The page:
When we hear those on the other side arguing about what fair and decent conditions are and their concern about women in the workforce and paid parental leave, we must consider that in light of their past statements and what they say in their current document on paid parental leave about what they consider to be decent employment entitlements. On this issue of what decent working entitlements are in the eyes of those on the other side, particularly the Leader of the Opposition, I refer the House to Tony Abbott’s address in reply to the 2010 budget on 13 May. In that address the Leader of the Opposition said that the first principle of government should be to do no harm and that the coalition wants an Australia that is ‘prosperous, united and respected, where families’ choices are taken seriously by government’. The Leader of the Opposition went on to say that the ‘former government’s workplace reforms went too far’ but ‘helped to create more than two million new jobs’ and ‘lift real wages by 20 per cent’. He then stated that the coalition would ‘seek to take the unfair dismissal monkey off the back of small businesses, which are more like families than institutions’. He said:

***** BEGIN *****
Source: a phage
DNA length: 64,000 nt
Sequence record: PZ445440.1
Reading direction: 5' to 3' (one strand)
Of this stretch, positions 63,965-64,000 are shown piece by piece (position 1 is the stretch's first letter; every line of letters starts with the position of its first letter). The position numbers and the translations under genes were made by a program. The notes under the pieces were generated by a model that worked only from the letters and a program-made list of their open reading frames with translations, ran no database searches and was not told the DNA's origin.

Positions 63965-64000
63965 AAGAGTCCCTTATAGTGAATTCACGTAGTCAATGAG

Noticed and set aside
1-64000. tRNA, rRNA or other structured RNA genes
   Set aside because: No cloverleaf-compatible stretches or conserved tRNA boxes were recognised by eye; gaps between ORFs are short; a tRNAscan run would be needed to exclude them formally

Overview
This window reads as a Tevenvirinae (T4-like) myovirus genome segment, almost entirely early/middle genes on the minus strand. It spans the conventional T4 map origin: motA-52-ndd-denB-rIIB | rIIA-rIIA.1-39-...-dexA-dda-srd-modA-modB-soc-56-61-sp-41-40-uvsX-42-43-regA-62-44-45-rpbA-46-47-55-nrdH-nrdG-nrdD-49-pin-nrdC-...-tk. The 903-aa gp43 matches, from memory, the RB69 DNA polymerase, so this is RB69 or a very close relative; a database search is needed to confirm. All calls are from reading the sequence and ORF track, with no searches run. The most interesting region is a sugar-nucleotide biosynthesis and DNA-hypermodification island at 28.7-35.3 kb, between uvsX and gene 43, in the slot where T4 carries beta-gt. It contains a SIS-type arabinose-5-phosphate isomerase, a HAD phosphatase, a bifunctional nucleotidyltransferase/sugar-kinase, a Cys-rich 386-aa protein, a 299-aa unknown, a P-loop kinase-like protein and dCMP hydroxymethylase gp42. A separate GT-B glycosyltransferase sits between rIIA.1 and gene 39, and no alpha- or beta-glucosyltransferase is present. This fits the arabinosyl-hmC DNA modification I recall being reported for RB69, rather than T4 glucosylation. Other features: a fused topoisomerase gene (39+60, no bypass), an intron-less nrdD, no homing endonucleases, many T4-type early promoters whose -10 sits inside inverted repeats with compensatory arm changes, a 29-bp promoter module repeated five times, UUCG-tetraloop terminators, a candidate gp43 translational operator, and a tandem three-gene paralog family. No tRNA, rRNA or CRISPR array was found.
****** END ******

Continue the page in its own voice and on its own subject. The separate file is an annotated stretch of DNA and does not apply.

We will make Labor’s transitional employment agreements that are being phased out under the Fair Work Act and Labor’s individual flexibility agreements more flexible. We have faith in Australia’s workers who are not as easily pushed around and exploited as the ACTU’s dishonest ad campaign is already making out.

The Leader of the Opposition showed in his address in reply that when they talk in their paid parental leave consultation paper about a parcel of a decent system of employment entitlements this is what they are actually talking about. Under AWAs, workers lost basic conditions without any compensation: a 64 per cent cut in annual leave loading, a 63 per cent cut in penalty rates, a 52 per cent cut in shiftwork loadings, a 51 per cent cut in overtime loadings, a 48 per cent cut in monetary allowances, a 46 per cent cut in public holiday pay, a 40 per cent cut in rest breaks and a 36 per cent cut in declared public holidays—and 22 per cent provided workers with no pay rise, some for up to five years.